7 October 2015

Judas and the Sanhedrin

Did Judas kiss Jesus as they say just to betray him?
The Pharisees and the Romans knew not who Jesus
was, so when evening approached and they were sick
and tired of that bloke who drew multitudes to him,
and unto whom the people of Galilee were attracted,
they sent a message to Judas and promised him cash
if he could point out the son of man to them. Thirty
gleaming shekels; and they asked their messenger
to be sure to dangle the bag and jangle the coins
before his eyes. Judas was fucked, for he liked money,
and although when alone away from the troupe
he would sometimes visit the local amusement scene,
he had a good heart. The guy found him drinking
at a bar, and subsequently left him there, struggling
with his feelings. Judas thought of kissing Thomas
instead, to mislead the Pharisees, but when night came
he walked the short distance up the mount to where
people were already milling about, and kissed Jesus
on the lips, smiled, and kissed him a second time,
after which he ran off to hurl that money of shame
back at the people who had given it to him, removed
his belt, and hanged himself on a low-lying branch.

5 October 2015


A sound beats the skin of my heart's concern.
Is it a song of life, and is its voice the count
of how much time I have been here, alive,
making forests and cutting them down, so vile
in the sun, under straw hats on the heads of my people
planting cotton shrubs and ripping their heads off
as this world, and all that is in it, tried to shrug us
away? That sound says: your worries are a fuel of me,
sit tight now because we're shifting into seventh gear.
And my head can hear those cogs grinding in there,
while the devil and his missus on a sofa sit grinning.
The axle of my body turning on itself when its work
is to hold bones together into a skeleton. I'm a stone
now, I keep the secrets of my heart in, as a furnace
keeps heat in and consumes its old self. O world,
stay your hands from me, stay your heart, because
this sound will sometimes slow down, as a stone
in a brook; and it can rest there, where hearts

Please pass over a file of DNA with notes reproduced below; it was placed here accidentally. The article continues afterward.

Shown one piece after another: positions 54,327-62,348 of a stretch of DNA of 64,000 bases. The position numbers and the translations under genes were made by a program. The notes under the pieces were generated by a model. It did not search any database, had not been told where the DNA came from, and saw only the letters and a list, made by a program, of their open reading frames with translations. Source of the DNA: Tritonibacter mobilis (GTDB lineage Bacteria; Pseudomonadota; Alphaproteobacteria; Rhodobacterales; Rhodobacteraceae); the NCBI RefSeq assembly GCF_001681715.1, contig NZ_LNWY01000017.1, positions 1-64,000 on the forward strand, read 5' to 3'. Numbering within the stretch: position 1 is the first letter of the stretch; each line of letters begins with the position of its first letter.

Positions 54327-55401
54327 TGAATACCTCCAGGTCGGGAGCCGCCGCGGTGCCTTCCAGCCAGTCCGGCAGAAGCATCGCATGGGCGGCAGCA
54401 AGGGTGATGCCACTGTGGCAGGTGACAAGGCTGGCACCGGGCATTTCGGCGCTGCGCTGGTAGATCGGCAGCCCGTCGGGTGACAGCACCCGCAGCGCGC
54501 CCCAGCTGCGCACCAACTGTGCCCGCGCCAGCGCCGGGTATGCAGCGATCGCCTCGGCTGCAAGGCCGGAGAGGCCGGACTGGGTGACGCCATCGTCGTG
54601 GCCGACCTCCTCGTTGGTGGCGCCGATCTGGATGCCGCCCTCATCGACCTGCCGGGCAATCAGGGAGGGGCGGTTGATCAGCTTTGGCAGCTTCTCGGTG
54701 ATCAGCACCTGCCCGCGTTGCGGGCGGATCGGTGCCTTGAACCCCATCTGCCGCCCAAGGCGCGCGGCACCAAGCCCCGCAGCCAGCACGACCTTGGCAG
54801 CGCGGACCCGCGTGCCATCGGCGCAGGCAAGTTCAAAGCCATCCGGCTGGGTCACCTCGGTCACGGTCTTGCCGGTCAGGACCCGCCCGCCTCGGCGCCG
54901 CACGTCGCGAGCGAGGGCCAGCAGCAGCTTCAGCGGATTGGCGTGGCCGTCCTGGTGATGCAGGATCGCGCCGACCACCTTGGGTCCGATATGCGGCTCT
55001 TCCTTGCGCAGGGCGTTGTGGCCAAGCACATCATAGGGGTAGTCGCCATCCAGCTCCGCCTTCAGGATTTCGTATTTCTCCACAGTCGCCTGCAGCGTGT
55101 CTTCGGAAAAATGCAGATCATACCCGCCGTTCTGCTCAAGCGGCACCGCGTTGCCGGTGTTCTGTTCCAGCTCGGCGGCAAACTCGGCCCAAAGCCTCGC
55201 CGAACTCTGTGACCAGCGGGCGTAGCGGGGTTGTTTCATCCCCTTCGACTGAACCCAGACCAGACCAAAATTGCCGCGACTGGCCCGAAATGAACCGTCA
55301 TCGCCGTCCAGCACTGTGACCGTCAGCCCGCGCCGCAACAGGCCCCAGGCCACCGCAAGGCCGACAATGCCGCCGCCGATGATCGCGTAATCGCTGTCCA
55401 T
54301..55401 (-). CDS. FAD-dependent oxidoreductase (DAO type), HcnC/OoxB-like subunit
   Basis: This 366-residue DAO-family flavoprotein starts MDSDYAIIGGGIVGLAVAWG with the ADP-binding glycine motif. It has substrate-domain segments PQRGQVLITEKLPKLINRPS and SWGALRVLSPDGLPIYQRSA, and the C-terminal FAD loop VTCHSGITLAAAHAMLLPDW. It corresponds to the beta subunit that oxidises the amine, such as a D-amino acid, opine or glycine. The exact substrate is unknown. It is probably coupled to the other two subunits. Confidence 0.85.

of all the birds around it sing and get their ribs
singed by their own song, and little butterflies
flap wings in pursuit of a pheromone. O, I can
stay in there, or I can leap out and bite or gut
your hand with the stove of my heart, like the line
of a horizon fired by a sun pursuing its dawn.

4 October 2015


Last night's blood moon came, then went,
leaving us like a bunch of jilted brides
stranded at the altar. It was red, and also rusty
with the high tide, like a dream in oxidation,
the standard link of bodies on a rhapsody.
Death that the early scientist meant with words
his committee archived inside the belly of Rome.
And there we were, ready for rapture to a rented room
in a Motel 6, willing, like Isaac, like a thousand
immaculate virgins whose lamps have gone out.
I thought of Einstein, of Kepler and of all masters
whose world bends and falls. I thought of me
inside a lost, irritable earth. It was just a moon,
but no thought stayed from it, not one mantra
nor the preaching of men to hold it down,
or make it stop. In the minutes that shadowed it
as it floated across, the caveman resuscitated,
circling a fire and moaning, like only he could,
how last night’s blood moon came and went; left;
till all was almost deathly, then ashen, and turned
the corner of day to update us on how we will be
in the time behind all absence from our world.

~by Joyce Ellen Davis and Rethabile Masilo

27 September 2015

One of my memories is that you returned

with a bullet in the middle of yourself,
explaining how days should never be trusted
with a secret, how it was clear the sun no longer
shone with feeling. And so I told the future
it was great, and would it remain in the world.
“We will waste no more of your time,” I said.
But it just smiled with its grey eyes and looked
away, for it knows death is a gruesome business
that hits when one is down. Its stillness
is like air. Even if life is knowing your body
will always be as calm as the mind of a sea,
which may rise in anger only to simmer down—
what two tell each other is a matter for them,
when talking about what shadow they will need,
afterwards, when death has found them out.